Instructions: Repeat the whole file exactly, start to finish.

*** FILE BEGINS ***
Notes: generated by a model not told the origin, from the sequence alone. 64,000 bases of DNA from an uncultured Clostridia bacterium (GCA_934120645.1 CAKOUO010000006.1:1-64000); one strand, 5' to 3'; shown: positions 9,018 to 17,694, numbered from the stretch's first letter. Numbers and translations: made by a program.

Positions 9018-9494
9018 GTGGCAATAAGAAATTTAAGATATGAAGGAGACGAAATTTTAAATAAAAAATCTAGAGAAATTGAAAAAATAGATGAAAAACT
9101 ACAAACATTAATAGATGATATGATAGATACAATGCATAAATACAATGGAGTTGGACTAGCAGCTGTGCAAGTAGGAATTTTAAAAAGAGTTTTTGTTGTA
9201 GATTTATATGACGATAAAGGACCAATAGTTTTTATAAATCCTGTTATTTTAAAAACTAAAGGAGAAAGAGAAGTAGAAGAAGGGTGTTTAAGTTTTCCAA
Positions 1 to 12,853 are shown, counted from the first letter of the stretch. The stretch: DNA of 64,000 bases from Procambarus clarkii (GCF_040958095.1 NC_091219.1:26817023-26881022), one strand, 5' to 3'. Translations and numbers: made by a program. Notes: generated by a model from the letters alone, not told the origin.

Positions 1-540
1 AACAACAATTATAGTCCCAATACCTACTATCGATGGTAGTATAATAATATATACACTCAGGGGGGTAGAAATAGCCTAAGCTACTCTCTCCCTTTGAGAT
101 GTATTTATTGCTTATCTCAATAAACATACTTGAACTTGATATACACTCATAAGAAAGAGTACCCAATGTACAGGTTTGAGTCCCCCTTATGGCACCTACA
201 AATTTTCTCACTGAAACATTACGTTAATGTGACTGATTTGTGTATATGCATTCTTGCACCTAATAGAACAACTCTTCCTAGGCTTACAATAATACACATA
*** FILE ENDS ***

Notes: generated by a model not told the origin, from the sequence alone. 64,000 bases of DNA from an uncultured Clostridia bacterium (GCA_934120645.1 CAKOUO010000006.1:1-64000); one strand, 5' to 3'; shown: positions 9,018 to 17,694, numbered from the stretch's first letter. Numbers and translations: made by a program.

Positions 9018-9494
9018 GTGGCAATAAGAAATTTAAGATATGAAGGAGACGAAATTTTAAATAAAAAATCTAGAGAAATTGAAAAAATAGATGAAAAACT
9101 ACAAACATTAATAGATGATATGATAGATACAATGCATAAATACAATGGAGTTGGACTAGCAGCTGTGCAAGTAGGAATTTTAAAAAGAGTTTTTGTTGTA
9201 GATTTATATGACGATAAAGGACCAATAGTTTTTATAAATCCTGTTATTTTAAAAACTAAAGGAGAAAGAGAAGTAGAAGAAGGGTGTTTAAGTTTTCCAA
Positions 1 to 12,853 are shown, counted from the first letter of the stretch. The stretch: DNA of 64,000 bases from Procambarus clarkii (GCF_040958095.1 NC_091219.1:26817023-26881022), one strand, 5' to 3'. Translations and numbers: made by a program. Notes: generated by a model from the letters alone, not told the origin.

Positions 1-540
1 AACAACAATTATAGTCCCAATACCTACTATCGATGGTAGTATAATAATATATACACTCAGGGGGGTAGAAATAGCCTAAGCTACTCTCTCCCTTTGAGAT
101 GTATTTATTGCTTATCTCAATAAACATACTTGAACTTGATATACACTCATAAGAAAGAGTACCCAATGTACAGGTTTGAGTCCCCCTTATGGCACCTACA
201 AATTTTCTCACTGAAACATTACGTTAATGTGACTGATTTGTGTATATGCATTCTTGCACCTAATAGAACAACTCTTCCTAGGCTTACAATAATACACATA